Burning Up the World
- Private Empire: ExxonMobil and American Power by Steve Coll
Allen Lane, 704 pp, £25.00, July 2012, ISBN 978 1 84614 659 6
In November 1902, Ida Tarbell published ‘The Birth of an Industry’, the first of 19 reports for McClure’s Magazine about the organisation that had come to control 90 per cent of the business – still new at the time – of producing oil. Collected two years later in her History of the Standard Oil Company, the series did little to celebrate the company or its founder, John D. Rockefeller. ‘It is doubtful if there has ever been a time since 1872 when he has run a race with a competitor and started fair,’ Tarbell wrote. But she didn’t call for an end to the corporate form Rockefeller had done so much to invent. Instead, she saw in his creation an ideal case study. ‘The perfection of the organisation of the Standard,’ she wrote, ‘the ability and daring with which it has carried out its projects, make it the pre-eminent trust of the world, the one whose story is best fitted to illuminate the subject of combinations of capital.’ Tarbell grew up in Pennsylvania oil country, and admired the ingenuity and ambition of the independent oilmen (her father among them) who had ‘peopled a waste place of the earth’ and ‘added millions upon millions of dollars to the wealth of the United States’. She admired Rockefeller’s genius and discipline as well, but for Tarbell, and eventually for the US government, Standard’s long record of collusion, espionage and predatory pricing was too much. ‘I was willing that they should combine and grow as big and rich as they could,’ Tarbell later wrote. ‘But they had never played fair, and that ruined their greatness for me.’ In 1911, the Supreme Court, influenced in part by Tarbell’s disappointed muckraking, split Rockefeller’s company into 34 ‘baby Standards’. In 1973, the Standard Oil Company of New Jersey, largest of the babies, changed its name to Exxon Corporation. And in 1998 Exxon recombined with the Standard Oil Company of New York, which had by then changed its name to Mobil. The new company, with eighty thousand employees in nearly two hundred countries, remains our ‘pre-eminent trust’, but – as Steve Coll argues in his fine bookend to Tarbell’s masterpiece – it has also become something more.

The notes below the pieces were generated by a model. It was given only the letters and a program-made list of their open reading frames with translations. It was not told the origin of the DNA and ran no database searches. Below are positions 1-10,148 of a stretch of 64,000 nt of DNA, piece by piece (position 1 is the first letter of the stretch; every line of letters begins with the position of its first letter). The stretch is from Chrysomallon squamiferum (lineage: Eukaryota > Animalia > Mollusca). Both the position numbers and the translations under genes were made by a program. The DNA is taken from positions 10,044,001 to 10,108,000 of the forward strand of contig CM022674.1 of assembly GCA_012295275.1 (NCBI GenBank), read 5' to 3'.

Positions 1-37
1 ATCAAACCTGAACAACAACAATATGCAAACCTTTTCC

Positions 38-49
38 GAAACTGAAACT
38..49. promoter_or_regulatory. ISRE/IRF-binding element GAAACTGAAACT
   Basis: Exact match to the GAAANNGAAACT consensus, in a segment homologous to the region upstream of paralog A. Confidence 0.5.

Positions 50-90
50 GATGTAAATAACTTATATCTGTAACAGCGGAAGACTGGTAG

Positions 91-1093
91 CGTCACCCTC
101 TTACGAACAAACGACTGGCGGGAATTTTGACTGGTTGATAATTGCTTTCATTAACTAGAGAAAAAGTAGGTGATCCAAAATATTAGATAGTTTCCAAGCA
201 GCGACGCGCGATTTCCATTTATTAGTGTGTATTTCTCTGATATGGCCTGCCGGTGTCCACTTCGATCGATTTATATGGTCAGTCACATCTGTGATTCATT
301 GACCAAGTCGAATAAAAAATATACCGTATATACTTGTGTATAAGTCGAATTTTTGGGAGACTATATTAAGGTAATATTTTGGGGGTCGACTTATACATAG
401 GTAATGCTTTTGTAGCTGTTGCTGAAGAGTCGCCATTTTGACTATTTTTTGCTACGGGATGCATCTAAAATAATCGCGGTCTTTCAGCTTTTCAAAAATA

Coll picks up the story in 1989 with the wreck of the Exxon Valdez, which dumped 240,000 barrels of crude oil into the Gulf of Alaska. He goes on to recount, among other sensational episodes, the lethally bungled kidnapping in 1992 of an Exxon division president from the driveway of his New Jersey mansion; an abortive rebel siege of an ExxonMobil outpost in Aceh in 2001; the failed coup (funded in part by Mark Thatcher) against the ExxonMobil-backed president of Equatorial Guinea in 2004; and the unsteady rise in 2006 of Nigerian oil pirates, whose ‘picaresque criminality – their head scarves, bandoliers and speedboats; their bank robbery techniques, which included using massive charges of dynamite to blast away reinforced steel doors – seemed increasingly inspired by Hollywood’. Like Tarbell, Coll has constructed a narrative around the oilmen’s extraordinary efforts to stay a step ahead of anyone who might get between them and some new patch of crude. Where kidnappers, rebels, conspirators and (for the most part) pirates failed, ExxonMobil succeeded. But Private Empire is no boy’s own adventure for middle managers.
The pivotal event in the history of ExxonMobil, as Coll sees it, wasn’t the wreck of the Exxon Valdez, important though that was, but the fall of the Berlin Wall. ‘The Cold War’s end,’ he writes, ‘signalled a coming era when non-governmental actors – corporations, philanthropies, terrorist cells and media networks – all gained relative power.’ The title of Daniel Yergin’s history of the oil industry, The Prize (1991), came from a similar argument made by Winston Churchill in 1911, when he was First Lord of the Admiralty. The best way to prepare for war with Germany, Churchill believed, would be to upgrade the Royal Navy so that it used oil as fuel rather than coal. It would be risky, in large part because ‘the oil supplies of the world were in the hands of vast oil trusts under foreign control.’ But if ‘we overcame the difficulties and surmounted the risks, we should be able to raise the whole power and efficiency of the navy to a definitely higher level; better ships, better crews, higher economies, more intense forms of war power – in a word, mastery itself was the prize of the venture’. As Yergin noted, winning such a prize ‘inevitably meant a collision between the objectives of oil companies and the interests of nation-states.’ This clash is the real subject of Coll’s book. A single nation, the United States, once had the power to break apart the mighty Standard Oil Company. But in the post-Soviet era, ExxonMobil prevailed.
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